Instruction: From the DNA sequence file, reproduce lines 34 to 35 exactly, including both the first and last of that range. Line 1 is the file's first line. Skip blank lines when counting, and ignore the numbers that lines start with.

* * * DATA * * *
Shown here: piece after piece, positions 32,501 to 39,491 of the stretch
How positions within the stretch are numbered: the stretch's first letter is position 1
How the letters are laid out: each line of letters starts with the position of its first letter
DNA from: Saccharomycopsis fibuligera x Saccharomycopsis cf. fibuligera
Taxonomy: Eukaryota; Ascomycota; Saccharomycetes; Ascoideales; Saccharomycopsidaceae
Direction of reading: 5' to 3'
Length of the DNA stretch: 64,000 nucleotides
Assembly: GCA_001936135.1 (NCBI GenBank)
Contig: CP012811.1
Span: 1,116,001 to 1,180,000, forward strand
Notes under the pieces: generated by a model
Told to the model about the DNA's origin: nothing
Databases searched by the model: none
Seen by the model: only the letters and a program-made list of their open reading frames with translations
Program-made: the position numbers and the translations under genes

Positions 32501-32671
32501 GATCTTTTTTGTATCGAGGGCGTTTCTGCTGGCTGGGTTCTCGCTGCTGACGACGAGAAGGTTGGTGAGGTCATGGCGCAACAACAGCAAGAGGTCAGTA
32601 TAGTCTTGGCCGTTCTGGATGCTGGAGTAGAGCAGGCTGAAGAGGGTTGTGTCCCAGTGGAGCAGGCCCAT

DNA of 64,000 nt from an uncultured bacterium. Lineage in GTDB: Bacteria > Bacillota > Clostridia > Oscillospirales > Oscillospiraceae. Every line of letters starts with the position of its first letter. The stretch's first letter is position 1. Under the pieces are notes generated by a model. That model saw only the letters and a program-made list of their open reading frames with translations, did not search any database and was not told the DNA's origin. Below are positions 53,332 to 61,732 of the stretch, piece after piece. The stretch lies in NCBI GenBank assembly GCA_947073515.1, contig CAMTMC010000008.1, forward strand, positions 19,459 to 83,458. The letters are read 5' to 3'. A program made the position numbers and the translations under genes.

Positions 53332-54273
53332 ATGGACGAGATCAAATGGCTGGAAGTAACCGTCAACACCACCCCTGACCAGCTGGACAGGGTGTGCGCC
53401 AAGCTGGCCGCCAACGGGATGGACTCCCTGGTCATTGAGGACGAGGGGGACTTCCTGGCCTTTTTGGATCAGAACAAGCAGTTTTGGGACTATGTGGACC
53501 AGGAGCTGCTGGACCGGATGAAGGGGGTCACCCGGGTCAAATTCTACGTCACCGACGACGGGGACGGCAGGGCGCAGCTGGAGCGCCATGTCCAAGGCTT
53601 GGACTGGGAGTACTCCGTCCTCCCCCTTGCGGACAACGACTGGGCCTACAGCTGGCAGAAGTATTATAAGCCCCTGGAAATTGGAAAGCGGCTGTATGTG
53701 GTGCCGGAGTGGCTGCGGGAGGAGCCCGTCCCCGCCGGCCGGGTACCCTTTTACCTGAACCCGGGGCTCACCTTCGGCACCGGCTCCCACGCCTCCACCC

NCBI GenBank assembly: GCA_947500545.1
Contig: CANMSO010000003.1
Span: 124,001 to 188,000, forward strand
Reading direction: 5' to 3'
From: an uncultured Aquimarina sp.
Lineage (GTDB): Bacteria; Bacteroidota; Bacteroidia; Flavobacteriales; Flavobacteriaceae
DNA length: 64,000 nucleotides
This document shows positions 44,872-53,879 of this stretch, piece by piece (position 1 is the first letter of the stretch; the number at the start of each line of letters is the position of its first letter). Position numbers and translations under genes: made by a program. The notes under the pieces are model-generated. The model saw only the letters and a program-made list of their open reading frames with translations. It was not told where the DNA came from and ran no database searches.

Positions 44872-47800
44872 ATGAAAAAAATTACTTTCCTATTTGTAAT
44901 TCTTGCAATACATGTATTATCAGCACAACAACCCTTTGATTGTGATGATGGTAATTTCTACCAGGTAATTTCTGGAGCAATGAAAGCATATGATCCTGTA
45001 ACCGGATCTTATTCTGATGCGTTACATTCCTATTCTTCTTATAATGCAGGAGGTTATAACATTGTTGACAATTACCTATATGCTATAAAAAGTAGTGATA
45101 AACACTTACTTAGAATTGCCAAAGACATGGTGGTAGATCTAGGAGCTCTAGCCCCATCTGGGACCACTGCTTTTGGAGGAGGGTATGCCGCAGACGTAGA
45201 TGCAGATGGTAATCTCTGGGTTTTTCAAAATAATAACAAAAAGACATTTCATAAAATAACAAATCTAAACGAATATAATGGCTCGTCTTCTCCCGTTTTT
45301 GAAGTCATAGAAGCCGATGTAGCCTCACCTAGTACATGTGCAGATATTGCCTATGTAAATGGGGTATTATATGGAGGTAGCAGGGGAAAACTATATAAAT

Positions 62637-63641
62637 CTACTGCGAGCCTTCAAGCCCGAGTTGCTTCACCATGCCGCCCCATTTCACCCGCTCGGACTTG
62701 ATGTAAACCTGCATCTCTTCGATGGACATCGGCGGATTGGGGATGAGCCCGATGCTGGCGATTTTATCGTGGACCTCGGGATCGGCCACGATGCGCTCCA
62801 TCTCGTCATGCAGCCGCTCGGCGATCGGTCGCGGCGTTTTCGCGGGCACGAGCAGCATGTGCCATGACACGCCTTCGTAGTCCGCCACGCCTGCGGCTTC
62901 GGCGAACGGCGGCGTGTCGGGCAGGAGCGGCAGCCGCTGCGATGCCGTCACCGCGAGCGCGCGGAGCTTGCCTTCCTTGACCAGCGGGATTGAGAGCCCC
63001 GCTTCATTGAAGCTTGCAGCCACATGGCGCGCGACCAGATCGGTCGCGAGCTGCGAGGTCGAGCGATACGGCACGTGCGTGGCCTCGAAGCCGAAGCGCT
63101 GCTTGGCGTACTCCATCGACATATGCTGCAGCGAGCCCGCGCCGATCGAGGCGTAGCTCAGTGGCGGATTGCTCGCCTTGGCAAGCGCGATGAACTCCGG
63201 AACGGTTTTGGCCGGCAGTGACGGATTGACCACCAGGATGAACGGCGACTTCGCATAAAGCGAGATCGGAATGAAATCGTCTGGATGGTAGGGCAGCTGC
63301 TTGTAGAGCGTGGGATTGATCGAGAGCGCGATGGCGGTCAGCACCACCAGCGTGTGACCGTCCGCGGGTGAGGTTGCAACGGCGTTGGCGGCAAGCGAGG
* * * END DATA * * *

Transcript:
Positions 44872-47800
44872 ATGAAAAAAATTACTTTCCTATTTGTAAT